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J Physiol. 1995 Dec 15;489 ( Pt 3):825-40.

Pre- and postsynaptic whole-cell recordings in the medial nucleus of the trapezoid body of the rat.

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Abteilung Zellphysiologie, Max-Planck-Institut für medizinische Forschung, Heidelberg, Germany.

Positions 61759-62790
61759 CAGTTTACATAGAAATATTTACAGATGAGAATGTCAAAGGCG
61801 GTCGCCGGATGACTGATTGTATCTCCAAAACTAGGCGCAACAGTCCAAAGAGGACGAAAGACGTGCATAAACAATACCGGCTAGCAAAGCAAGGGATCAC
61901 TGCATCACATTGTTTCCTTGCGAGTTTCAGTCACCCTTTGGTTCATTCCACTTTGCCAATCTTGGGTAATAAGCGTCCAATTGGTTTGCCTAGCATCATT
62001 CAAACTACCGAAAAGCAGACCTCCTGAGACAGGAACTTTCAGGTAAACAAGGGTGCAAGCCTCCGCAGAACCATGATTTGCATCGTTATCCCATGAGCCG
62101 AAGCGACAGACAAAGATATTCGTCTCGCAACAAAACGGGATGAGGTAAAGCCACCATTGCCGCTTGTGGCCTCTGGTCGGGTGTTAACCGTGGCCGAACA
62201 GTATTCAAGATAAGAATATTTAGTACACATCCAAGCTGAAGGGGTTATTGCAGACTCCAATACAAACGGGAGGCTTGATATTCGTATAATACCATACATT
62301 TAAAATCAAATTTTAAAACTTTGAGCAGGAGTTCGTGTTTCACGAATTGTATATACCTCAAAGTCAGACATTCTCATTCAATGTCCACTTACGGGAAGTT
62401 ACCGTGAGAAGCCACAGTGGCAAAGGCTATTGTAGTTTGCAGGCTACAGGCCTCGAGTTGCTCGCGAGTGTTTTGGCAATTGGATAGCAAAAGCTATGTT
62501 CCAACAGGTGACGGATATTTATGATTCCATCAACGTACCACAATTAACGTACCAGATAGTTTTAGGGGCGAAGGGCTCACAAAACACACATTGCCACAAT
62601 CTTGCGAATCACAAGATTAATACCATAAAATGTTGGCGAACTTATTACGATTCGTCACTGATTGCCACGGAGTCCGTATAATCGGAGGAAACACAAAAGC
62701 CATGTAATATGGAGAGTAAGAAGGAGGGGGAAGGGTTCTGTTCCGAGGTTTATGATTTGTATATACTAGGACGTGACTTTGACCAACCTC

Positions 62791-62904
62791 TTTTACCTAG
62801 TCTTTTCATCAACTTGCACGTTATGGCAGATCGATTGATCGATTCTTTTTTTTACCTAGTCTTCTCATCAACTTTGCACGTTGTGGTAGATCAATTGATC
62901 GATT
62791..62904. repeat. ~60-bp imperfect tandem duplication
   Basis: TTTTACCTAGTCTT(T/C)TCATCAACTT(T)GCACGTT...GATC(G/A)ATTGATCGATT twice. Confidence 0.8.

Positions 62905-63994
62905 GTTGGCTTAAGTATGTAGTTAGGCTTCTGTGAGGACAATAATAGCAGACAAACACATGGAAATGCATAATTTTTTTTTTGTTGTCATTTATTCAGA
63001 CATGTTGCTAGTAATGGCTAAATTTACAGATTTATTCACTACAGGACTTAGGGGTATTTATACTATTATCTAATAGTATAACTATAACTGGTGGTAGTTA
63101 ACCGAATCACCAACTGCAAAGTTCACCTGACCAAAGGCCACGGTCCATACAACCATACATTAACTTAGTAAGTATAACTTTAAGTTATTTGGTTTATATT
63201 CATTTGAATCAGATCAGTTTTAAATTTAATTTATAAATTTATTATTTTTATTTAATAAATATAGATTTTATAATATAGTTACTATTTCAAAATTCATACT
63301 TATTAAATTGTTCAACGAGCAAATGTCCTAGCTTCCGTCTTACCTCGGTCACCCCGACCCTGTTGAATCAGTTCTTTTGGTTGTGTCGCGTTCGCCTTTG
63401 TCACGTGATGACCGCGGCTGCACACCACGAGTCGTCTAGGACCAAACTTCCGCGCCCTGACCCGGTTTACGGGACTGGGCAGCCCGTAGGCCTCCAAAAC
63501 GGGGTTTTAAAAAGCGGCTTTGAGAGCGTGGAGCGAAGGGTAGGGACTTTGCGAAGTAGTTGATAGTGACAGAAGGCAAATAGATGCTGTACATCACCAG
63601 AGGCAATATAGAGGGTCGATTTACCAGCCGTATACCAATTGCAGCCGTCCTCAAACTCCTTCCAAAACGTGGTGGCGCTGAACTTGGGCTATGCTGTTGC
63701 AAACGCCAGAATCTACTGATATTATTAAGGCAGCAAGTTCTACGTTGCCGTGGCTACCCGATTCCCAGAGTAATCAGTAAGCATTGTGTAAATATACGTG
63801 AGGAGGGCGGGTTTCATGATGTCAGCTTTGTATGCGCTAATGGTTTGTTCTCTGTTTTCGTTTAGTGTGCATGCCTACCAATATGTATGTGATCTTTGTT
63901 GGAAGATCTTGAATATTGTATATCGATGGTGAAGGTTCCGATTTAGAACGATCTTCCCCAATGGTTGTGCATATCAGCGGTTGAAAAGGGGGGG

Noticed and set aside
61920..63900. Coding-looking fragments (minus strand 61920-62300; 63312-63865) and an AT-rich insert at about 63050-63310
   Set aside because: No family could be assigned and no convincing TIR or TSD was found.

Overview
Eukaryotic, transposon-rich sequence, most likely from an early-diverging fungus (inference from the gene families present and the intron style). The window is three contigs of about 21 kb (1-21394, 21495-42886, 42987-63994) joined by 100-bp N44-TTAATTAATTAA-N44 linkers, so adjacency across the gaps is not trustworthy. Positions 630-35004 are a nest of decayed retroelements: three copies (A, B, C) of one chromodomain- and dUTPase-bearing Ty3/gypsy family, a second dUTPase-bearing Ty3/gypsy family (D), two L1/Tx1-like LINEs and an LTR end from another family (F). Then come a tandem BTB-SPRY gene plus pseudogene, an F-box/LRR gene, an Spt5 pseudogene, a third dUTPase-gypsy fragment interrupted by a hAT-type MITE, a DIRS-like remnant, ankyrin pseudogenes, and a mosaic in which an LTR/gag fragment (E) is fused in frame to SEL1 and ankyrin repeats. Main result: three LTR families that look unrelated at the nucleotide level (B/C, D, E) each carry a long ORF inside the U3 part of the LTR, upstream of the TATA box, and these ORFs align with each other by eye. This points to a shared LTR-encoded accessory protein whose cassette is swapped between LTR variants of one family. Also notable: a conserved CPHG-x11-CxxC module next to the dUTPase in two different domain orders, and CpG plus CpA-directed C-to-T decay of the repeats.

1. Simultaneous whole-cell recordings in a rat brain slice preparation are described from presynaptic terminals (calyces of Held) and postsynaptic somata which form an axosomatic synapse in the medial nucleus of the trapezoid body (MNTB). 2. Presynaptic action potentials evoked suprathreshold excitatory postsynaptic potentials (EPSPs). The minimum synaptic delay was around 0.4 ms at 36 degrees C and 0.9 ms at 23-24 degrees C. The amplitude of the L-alpha-amino-3-hydroxy-5-methyl-4-isoxazolepropionate (AMPA) receptor-mediated component of the excitatory postsynaptic currents (EPSCs) was 2-13 nA (at -80 mV). 3. Current-voltage relations showed that presynaptic Ca2+ channels were of the high voltage-activated type. 4. A single action potential evoked a presynaptic fluorescence transient that decayed with a time constant of 0.3-0.7 s, depending on the concentration (60-200 microM) of the Ca2+ indicator Calcium Green-5N (CG-5N). The peak amplitude of the [Ca2+]i transient was severalfold larger in the terminal than in the preterminal axon. 5. EPSC peak amplitudes were stable for more than 30 min after establishing the whole-cell configuration in the presynaptic terminal when the pipette contained 50 microM BAPTA. In contrast, with 1 mM BAPTA, peak amplitudes of EPSCs were reduced to one-third. 6. Trains of presynaptic action potentials evoked EPSCs with progressively smaller amplitudes. Little change was observed in the depression when the terminals were dialysed with 50 microM BAPTA, whereas depression was reduced with 1 mM BAPTA. 7. In low (1 mM) [Ca2+]o, facilitation instead of depression of EPSCs was observed. 8. The effects of presynaptic BAPTA suggest that the endogenous mobile Ca2+ buffer capacity of giant presynaptic terminals in the MNTB is lower than in other terminals of fast transmitting synapses.

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